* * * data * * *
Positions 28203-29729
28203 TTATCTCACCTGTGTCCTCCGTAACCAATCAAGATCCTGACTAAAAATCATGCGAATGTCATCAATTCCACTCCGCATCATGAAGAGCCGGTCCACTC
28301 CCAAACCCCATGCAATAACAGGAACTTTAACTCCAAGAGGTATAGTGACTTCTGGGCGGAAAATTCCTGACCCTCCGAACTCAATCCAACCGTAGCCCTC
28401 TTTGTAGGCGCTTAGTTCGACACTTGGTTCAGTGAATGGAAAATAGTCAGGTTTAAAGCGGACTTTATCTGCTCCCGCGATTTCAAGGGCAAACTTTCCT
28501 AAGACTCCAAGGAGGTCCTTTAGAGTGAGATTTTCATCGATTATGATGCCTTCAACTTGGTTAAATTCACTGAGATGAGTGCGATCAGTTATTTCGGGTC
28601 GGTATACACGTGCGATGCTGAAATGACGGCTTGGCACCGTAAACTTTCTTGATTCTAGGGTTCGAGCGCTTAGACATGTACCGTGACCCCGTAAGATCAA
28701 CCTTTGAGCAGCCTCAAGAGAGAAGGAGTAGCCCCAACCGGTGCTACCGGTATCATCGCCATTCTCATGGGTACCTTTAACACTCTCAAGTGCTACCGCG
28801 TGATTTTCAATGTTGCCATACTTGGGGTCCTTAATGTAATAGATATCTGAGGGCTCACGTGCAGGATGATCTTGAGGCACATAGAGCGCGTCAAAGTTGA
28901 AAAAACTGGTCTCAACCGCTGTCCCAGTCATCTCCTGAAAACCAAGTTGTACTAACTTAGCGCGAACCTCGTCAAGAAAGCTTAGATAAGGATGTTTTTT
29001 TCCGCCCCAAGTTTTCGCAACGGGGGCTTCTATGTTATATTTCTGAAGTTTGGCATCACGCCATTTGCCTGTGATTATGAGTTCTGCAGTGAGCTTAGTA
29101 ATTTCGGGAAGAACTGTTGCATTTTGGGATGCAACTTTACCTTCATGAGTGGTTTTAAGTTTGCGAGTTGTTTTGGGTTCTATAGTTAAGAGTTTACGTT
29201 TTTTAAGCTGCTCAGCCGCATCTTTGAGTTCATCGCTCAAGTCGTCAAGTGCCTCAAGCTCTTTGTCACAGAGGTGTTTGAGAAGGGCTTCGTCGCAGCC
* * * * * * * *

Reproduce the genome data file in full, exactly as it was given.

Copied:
Positions 28203-29729
28203 TTATCTCACCTGTGTCCTCCGTAACCAATCAAGATCCTGACTAAAAATCATGCGAATGTCATCAATTCCACTCCGCATCATGAAGAGCCGGTCCACTC
28301 CCAAACCCCATGCAATAACAGGAACTTTAACTCCAAGAGGTATAGTGACTTCTGGGCGGAAAATTCCTGACCCTCCGAACTCAATCCAACCGTAGCCCTC
28401 TTTGTAGGCGCTTAGTTCGACACTTGGTTCAGTGAATGGAAAATAGTCAGGTTTAAAGCGGACTTTATCTGCTCCCGCGATTTCAAGGGCAAACTTTCCT
28501 AAGACTCCAAGGAGGTCCTTTAGAGTGAGATTTTCATCGATTATGATGCCTTCAACTTGGTTAAATTCACTGAGATGAGTGCGATCAGTTATTTCGGGTC
28601 GGTATACACGTGCGATGCTGAAATGACGGCTTGGCACCGTAAACTTTCTTGATTCTAGGGTTCGAGCGCTTAGACATGTACCGTGACCCCGTAAGATCAA
28701 CCTTTGAGCAGCCTCAAGAGAGAAGGAGTAGCCCCAACCGGTGCTACCGGTATCATCGCCATTCTCATGGGTACCTTTAACACTCTCAAGTGCTACCGCG
28801 TGATTTTCAATGTTGCCATACTTGGGGTCCTTAATGTAATAGATATCTGAGGGCTCACGTGCAGGATGATCTTGAGGCACATAGAGCGCGTCAAAGTTGA
28901 AAAAACTGGTCTCAACCGCTGTCCCAGTCATCTCCTGAAAACCAAGTTGTACTAACTTAGCGCGAACCTCGTCAAGAAAGCTTAGATAAGGATGTTTTTT
29001 TCCGCCCCAAGTTTTCGCAACGGGGGCTTCTATGTTATATTTCTGAAGTTTGGCATCACGCCATTTGCCTGTGATTATGAGTTCTGCAGTGAGCTTAGTA
29101 ATTTCGGGAAGAACTGTTGCATTTTGGGATGCAACTTTACCTTCATGAGTGGTTTTAAGTTTGCGAGTTGTTTTGGGTTCTATAGTTAAGAGTTTACGTT
29201 TTTTAAGCTGCTCAGCCGCATCTTTGAGTTCATCGCTCAAGTCGTCAAGTGCCTCAAGCTCTTTGTCACAGAGGTGTTTGAGAAGGGCTTCGTCGCAGCC